1. 1. The End of an Architectural Era (It’s Time for a Complete Rewrite) Michael Stonebraker Nabil Hachem Pat Helland Samuel Madden AvantGarde Consulting, LLC Microsoft Corporation Daniel J. Abadi nhachem@agdba.com phelland@microsoft.com Stavros Harizopoulos MIT CSAIL {stonebraker, madden, dna, stavros}@csail.mit.eduABSTRACT All three systems were architected more than 25 years ago, whenIn previous papers [SC05, SBC+07], some of us predicted the end hardware characteristics were much different than today.of “one size fits all” as a commercial relational DBMS paradigm. Processors are thousands of times faster and memories areThese papers presented reasons and experimental evidence that thousands of times larger. Disk volumes have increasedshowed that the major RDBMS vendors can be outperformed by enormously, making it possible to keep essentially everything, if1-2 orders of magnitude by specialized engines in the data one chooses to. However, the bandwidth between disk and mainwarehouse, stream processing, text, and scientific database memory has increased much more slowly. One would expect thismarkets. relentless pace of technology to have changed the architecture of database systems dramatically over the last quarter of a century,Assuming that specialized engines dominate these markets over but surprisingly the architecture of most DBMSs is essentiallytime, the current relational DBMS code lines will be left with the identical to that of System R.business data processing (OLTP) market and hybrid marketswhere more than one kind of capability is required. In this paper Moreover, at the time relational DBMSs were conceived, therewe show that current RDBMSs can be beaten by nearly two was only a single DBMS market, business data processing. In theorders of magnitude in the OLTP market as well. The last 25 years, a number of other markets have evolved, includingexperimental evidence comes from comparing a new OLTP data warehouses, text management, and stream processing. Theseprototype, H-Store, which we have built at M.I.T., to a popular markets have very different requirements than business dataRDBMS on the standard transactional benchmark, TPC-C. processing.We conclude that the current RDBMS code lines, while Lastly, the main user interface device at the time RDBMSs wereattempting to be a “one size fits all” solution, in fact, excel at architected was the dumb terminal, and vendors imaginednothing. Hence, they are 25 year old legacy code lines that should operators inputting queries through an interactive terminalbe retired in favor of a collection of “from scratch” specialized prompt. Now it is a powerful personal computer connected to theengines. The DBMS vendors (and the research community) World Wide Web. Web sites that use OLTP DBMSs rarely runshould start with a clean sheet of paper and design systems for interactive transactions or present users with direct SQLtomorrow’s requirements, not continue to push code lines and interfaces.architectures designed for yesterday’s needs. In summary, the current RDBMSs were architected for the business data processing market in a time of different user1. INTRODUCTION interfaces and different hardware characteristics. Hence, they allThe popular relational DBMSs all trace their roots to System R include the following System R architectural features:from the 1970s. For example, DB2 is a direct descendent of  Disk oriented storage and indexing structuresSystem R, having used the RDS portion of System R intact in  Multithreading to hide latencytheir first release. Similarly, SQL Server is a direct descendent of  Locking-based concurrency control mechanismsSybase System 5, which borrowed heavily from System R.  Log-based recoveryLastly, the first release of Oracle implemented the user interfacefrom System R. Of course, there have been some extensions over the years, including support for compression, shared-disk architectures, bitmap indexes, support for user-defined data types and operators,Permission to copy without fee all or part of this material is granted provided etc. However, no system has had a complete redesign since itsthat the copies are not made or distributed for direct commercial advantage,the VLDB copyright notice and the title of the publication and its date inception. This paper argues that the time has come for aappear, and notice is given that copying is by permission of the Very Large complete rewrite.Database Endowment. To copy otherwise, or to republish, to post on servers A previous paper [SBC+07] presented benchmarking evidenceor to redistribute to lists, requires a fee and/or special permissions from thepublisher, ACM. that the major RDBMSs could be beaten by specializedVLDB ’07, September 23-28, 2007, Vienna, Austria. architectures by an order of magnitude or more in severalCopyright 2007 VLDB Endowment, ACM 978-1-59593-649-3/07/09. application areas, including:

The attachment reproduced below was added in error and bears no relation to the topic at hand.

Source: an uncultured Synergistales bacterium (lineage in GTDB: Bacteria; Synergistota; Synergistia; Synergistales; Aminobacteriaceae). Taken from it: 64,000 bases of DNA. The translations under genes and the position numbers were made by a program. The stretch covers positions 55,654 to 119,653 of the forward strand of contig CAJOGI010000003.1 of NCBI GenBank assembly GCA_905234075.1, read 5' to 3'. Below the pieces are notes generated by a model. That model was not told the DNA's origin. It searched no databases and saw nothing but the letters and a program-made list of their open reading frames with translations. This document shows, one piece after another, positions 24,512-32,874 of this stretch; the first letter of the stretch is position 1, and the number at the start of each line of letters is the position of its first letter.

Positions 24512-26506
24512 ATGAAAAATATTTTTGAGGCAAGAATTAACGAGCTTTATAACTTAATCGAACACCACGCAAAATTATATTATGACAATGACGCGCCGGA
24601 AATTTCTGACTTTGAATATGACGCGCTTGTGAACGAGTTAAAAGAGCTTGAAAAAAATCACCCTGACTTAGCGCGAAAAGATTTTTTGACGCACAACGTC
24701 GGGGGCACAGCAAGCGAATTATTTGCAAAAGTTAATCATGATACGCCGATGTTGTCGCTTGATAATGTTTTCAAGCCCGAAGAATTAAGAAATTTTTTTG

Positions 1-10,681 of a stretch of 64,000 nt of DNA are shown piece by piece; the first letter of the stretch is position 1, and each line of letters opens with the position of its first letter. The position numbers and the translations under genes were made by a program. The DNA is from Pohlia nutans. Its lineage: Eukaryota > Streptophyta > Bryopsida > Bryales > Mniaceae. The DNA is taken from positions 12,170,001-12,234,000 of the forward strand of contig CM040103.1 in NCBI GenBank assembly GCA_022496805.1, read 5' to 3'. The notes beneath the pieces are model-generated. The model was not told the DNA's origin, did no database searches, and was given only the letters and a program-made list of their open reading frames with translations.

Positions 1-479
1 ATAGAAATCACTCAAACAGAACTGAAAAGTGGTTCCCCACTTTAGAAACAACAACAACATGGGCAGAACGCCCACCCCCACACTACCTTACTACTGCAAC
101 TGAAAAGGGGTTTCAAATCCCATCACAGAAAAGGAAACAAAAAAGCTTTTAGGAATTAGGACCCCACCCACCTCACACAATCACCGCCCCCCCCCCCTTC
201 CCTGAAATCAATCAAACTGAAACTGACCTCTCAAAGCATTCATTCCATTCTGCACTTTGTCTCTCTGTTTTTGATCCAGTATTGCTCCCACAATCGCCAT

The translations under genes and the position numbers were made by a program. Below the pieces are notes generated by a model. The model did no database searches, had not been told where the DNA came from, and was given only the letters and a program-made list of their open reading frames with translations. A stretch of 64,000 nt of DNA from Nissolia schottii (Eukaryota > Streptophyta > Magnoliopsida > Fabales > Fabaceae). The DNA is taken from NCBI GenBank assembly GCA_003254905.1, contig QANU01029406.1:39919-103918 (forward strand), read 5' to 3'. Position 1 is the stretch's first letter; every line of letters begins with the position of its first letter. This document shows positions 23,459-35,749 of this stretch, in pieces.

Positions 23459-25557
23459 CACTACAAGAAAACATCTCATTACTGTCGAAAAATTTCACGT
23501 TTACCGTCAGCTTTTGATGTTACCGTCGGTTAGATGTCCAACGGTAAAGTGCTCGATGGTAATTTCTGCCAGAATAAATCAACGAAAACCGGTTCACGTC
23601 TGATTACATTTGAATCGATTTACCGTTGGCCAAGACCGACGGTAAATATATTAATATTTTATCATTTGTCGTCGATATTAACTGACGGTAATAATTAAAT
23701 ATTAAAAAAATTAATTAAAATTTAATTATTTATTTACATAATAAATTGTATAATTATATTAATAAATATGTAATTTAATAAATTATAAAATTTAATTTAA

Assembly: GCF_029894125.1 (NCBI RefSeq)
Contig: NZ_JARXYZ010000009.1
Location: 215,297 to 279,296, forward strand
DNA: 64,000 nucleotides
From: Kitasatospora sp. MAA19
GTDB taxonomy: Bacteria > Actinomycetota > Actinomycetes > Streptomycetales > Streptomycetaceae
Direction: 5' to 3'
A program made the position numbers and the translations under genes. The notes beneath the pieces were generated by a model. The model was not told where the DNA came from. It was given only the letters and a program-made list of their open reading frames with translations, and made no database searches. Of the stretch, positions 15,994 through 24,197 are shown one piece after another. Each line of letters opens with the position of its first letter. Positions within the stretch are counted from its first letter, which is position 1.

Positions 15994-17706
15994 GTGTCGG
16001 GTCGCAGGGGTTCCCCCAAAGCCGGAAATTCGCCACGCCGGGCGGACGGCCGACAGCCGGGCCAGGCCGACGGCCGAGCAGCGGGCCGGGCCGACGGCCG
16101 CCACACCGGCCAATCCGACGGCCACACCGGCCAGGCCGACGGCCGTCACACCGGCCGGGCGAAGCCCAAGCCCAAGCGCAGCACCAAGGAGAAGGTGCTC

2. 2.  Text (specialized engines from Google, Yahoo, etc.) As such, we believe that OLTP should be considered a main Data Warehouses (column stores such as Vertica, Monet memory market, if not now then within a very small number of [Bon02], etc.) years. Consequently, the current RDBMS vendors have disk- Stream Processing (stream processing engines such as oriented solutions for a main memory problem. In summary, 30 StreamBase and Coral8) years of Moore’s law has antiquated the disk-oriented relational Scientific and intelligence databases (array storage engines architecture for OLTP applications. such as MATLAB and ASAP [SBC+07]) Although there are some main memory database products on the market, such as TimesTen and SolidDB, these systems inherit theBased on this evidence, one is led to the following conclusions: baggage of System R as well. This includes such features as a1) RDBMSs were designed for the business data processing disk-based recovery log and dynamic locking, which, as we market, which is their sweet spot discuss in the following sections, impose substantial performance2) They can be beaten handily in most any other market of overheads. significant enough size to warrant the investment in a specialized engine 2.2 Multi-threading and Resource ControlThis paper builds on [SBC+07] by presenting evidence that the OLTP transactions are very lightweight. For example, thecurrent architecture of RDBMSs is not even appropriate for heaviest transaction in TPC-C reads about 400 records. In a mainbusiness data processing. Our methodology is similar to the one memory environment, the useful work of such a transactionemployed in [SBC+07]. Specifically, we have designed a new consumes less than one millisecond on a low-end machine. InDBMS engine for OLTP applications. Enough of this engine, H- addition, most OLTP environments we are familiar with do notStore, is running to enable us to conduct a performance bakeoff have “user stalls”. For example, when an Amazon user clicksbetween it and a popular commercial RDBMSs. Our “buy it”, he activates an OLTP transaction which will only reportexperimental data shows H-Store to be a factor of 82 faster on back to the user when it finishes. Because of an absence of diskTPC-C (almost two orders of magnitude). operations and user stalls, the elapsed time of an OLTP transaction is minimal. In such a world it makes sense to run allBecause RDBMSs can be beaten by more than an order of SQL commands in a transaction to completion with a single-magnitude on the standard OLTP benchmark, then there is no threaded execution model, rather than paying for the overheads ofmarket where they are competitive. As such, they should be isolation between concurrently executing statements.considered as legacy technology more than a quarter of a centuryin age, for which a complete redesign and re-architecting is the Current RDBMSs have elaborate multi-threading systems to try toappropriate next step. fully utilize CPU and disk resources. This allows several-to-many queries to be running in parallel. Moreover, they also haveSection 2 of this paper explains the design considerations that can resource governors to limit the multiprogramming load, so thatbe exploited to achieve this factor of 82 on TPC-C. Then, in other resources (IP connections, file handles, main memory forSection 3, we present specific application characteristics which sorting, etc.) do not become exhausted. These features arecan be leveraged by a specialized engine. Following that, we irrelevant in a single threaded execution model. No resourcesketch some of the H-store design in Section 4. We then proceed governor is required in a single threaded system.in Section 5 to present experimental data on H-Store and apopular RDBMS on TPC-C. We conclude the paper in Section 6 In a single-threaded execution model, there is also no reason towith some radical suggestions for the research agenda for the have multi-threaded data structures. Hence the elaborate codeDBMS community. required to support, for example, concurrent B-trees can be completely removed. This results in a more reliable system, and2. OLTP Design Considerations one with higher performance.This section presents five major issues, which a new engine such At this point, one might ask “What about long runningas H-Store can leverage to achieve dramatically better commands?” In real-world OLTP systems, there aren’t any forperformance than current RDBMSs. two reasons: First, operations that appear to involve long-running transactions, such as a user inputting data for a purchase on a web2.1 Main Memory store, are usually split into several transactions to keep transactionIn the late 1970’s a large machine had somewhere around a time short. In other words, good application design will keepmegabyte of main memory. Today, several Gbytes are common OLTP queries small. Second, longer-running ad-hoc queries areand large machines are approaching 100 Gbytes. In a few years a not processed by the OLTP system; instead such queries areterabyte of main memory will not be unusual. Imagine a shared directed to a data warehouse system, optimized for this activity.nothing grid system of 20 nodes, each with 32 Gbytes of main There is no reason for an OLTP system to solve a non-OLTPmemory now, (soon to be 100 Gbytes), and costing less than problem. Such thinking only applies in a “one size fits all” world.$50,000. As such, any database less than a terabyte in size, iscapable of main memory deployment now or in the near future. 2.3 Grid Computing and Fork-lift UpgradesThe overwhelming majority of OLTP databases are less than 1 Current RDBMSs were originally written for the prevalentTbyte in size and growing in size quite slowly. For example, it is architecture of the 1970s, namely shared-memorya telling statement that TPC-C requires about 100 Mbytes per multiprocessors. In the 1980’s shared disk architectures werephysical distribution center (warehouse). A very large retail spearheaded by Sun and HP, and most DBMSs were expanded toenterprise might have 1000 warehouses, requiring around 100 include capabilities for this architecture. It seems plausible thatGbytes of storage, which fits our envelope for main memory the next decade will bring domination by shared-nothingdeployment. computer systems, often called grid computing or blade computing. Hence, any DBMS should be optimized for this configuration. An obvious strategy is to horizontally partition